The future of space exploration
The International Space Station is 20 years old. A robot has landed on Mars. Billionaire adventurers have set their sights on the stars. What next for humankind’s great space adventure?
The past week has seen two highly significant and contrasting moments in the history of the human exploration of space. First, the International Space Station (ISS), which circles the Earth in low orbit, marked its 20th anniversary to relatively little media fanfare. As its operations are defunded and wound down over the coming decade, its replacements are set to be commercially driven enterprises from the likes of Axiom Space and Bigelow Aerospace. The week's other major milestone, which generated rather more excitement, was the successful mission by Nasa's Jet Propulsion Laboratory to land a new robot on Mars (the first since 2012) following a dramatic seven-minute, high-velocity descent. The Insight landing is significant for two main reasons. First, it included two briefcase-sized satellites called MarCO A and B, which cost $20m. Second, its mission is to probe the deep interior of the planet, making Mars the first planet other than Earth to be examined in this way.
What do these events tell us?
They highlight that (a) the practical and commercial case for manned space flight is getting ever weaker with each advance in materials science, robotics and miniaturisation; and (b) the future of space exploration will be less driven by governments and more by private enterprises. The scientific and technical pay-off from the ISS has not been "negligible", according to the Astronomer Royal, Martin Rees but the manned space flights sending astronauts back and forth to staff it have proved less cost-effective than unmanned missions. "Nor are these voyages inspiring in the way that the pioneering Soviet and US space exploits were." In the 1960s, Nasa absorbed more than 4% of the US federal budget, says Rees. Now the figure is 0.6%. "Had that momentum been maintained, there would surely be footprints on Mars by now."
Can that momentum be recaptured?
In terms of manned exploration of space, the US is talking again about sending people to the Moon for the first time since 1972 as a first step towards a manned mission to Mars. The red planet is also the long-term focus of China's space-science programme. But sending humans to Mars is a prospect that remains decades away, and throws up not just giant engineering challenges but even more radical biological ones. For example, we currently lack understanding of how organic molecules in our bodies will react to the far higher levels of radiation not to mention the fact that its atmosphere is 95% carbon dioxide. Rees suggests that to survive on Mars, human "settlers" may need to redesign themselves to adapt to the alien environment, harnessing all the genetic and cyborg technologies that will be invented in coming decades. This, he writes in the FT, might be "the first divergence into a new species" and even a transition to "fully inorganic intelligences" and "non-biological brains".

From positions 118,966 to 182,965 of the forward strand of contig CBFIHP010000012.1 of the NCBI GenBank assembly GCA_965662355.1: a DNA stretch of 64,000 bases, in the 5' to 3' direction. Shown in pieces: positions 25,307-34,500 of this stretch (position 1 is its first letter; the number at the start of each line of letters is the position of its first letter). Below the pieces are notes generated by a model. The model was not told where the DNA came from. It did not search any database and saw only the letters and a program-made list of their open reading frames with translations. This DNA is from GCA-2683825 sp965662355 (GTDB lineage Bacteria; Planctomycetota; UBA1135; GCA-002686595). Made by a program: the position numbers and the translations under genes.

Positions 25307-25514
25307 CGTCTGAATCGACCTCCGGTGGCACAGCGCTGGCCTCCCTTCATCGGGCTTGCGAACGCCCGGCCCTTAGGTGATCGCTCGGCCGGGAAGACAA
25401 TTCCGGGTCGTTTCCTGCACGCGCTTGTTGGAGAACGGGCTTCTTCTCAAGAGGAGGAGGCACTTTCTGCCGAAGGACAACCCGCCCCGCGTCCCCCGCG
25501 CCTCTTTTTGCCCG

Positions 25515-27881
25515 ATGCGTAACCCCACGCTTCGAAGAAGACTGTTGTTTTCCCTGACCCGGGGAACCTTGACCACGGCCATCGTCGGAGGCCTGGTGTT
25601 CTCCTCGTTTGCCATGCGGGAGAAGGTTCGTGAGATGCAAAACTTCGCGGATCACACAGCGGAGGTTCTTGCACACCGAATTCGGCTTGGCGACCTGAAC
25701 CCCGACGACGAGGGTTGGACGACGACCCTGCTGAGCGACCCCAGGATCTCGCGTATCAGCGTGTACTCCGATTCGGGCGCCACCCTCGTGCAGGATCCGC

What about closer to home?
Increasingly, the future of manned space flight lies with privately funded billionaire adventurers developing flights for sale to paying customers. Within a year or two, most analysts expect either SpaceX (led by Elon Musk) or Blue Origin (bankrolled by Jeff Bezos) to launch their first paid-for orbital flights. Musk's firm has a proven record of flying cargo to the ISS, and its Falcon launcher has shown that it's possible to recover and reuse the launch rocket's first stage a massively significant breakthrough that presages real cost savings. Meanwhile, when it comes to the construction and launch of satellites, advances in materials science have produced stronger and lighter nanomaterials and biomaterials that can go further in space but use fewer resources. As a result, space scientists are considering applications that once seemed fantastical, and small start-ups are entering a market that until recently was totally dominated by Boeing, Lockheed Martin and Orbital Sciences.
How big is the space market?
According to estimates by Bank of America Merrill Lynch, the total size of the space-related market last year ranging from the manufacture and use of infrastructure, to space-enabled applications such as satellite phones and weather services was $339bn. As for the future, the bald truth is that the exploration and exploitation of space is an area where "unknown unknowns" abound. It is hard to predict with confidence how as yet unheard of technologies will herald revolutionary advances in human capabilities. However, the Merrill Lynch report predicts that, due to rapid growth in satellite deployment, ancillary services and launch capabilities between now and 2045, the market will expand eight-fold to $2.7trn, and produce "more advances in the next few decades than throughout human history".
Who are the key players?
The most exciting growth area now is the new generation of nanosatellites (typically about the size of a shoebox, compared with traditional bus-sized versions), that have unleashed a raft of new applications, from tracking commercial shipping to monitoring crops, cattle and pollution; collecting vital information for the mining and energy industries; and delivering Wi-Fi to aircraft as well as to the four billion earthbound people who lack access. Nanosatellites are launched into low-earth orbit, 500km-2,000km above Earth far below the 36,000km "geostationary" altitude of conventional communications satellites. That means they can be far cheaper, but don't stay up as long. Emerging players in the sector include Rocket Lab, which has invested heavily in a launch site in New Zealand; others include Planet Labs, Fleet Space Technologies and Spire. Established names investing heavily in satellite broadband are (UK-listed) Inmarsat, Viasat and OneWeb, a US-start-up backed by the likes of SoftBankand Virgin.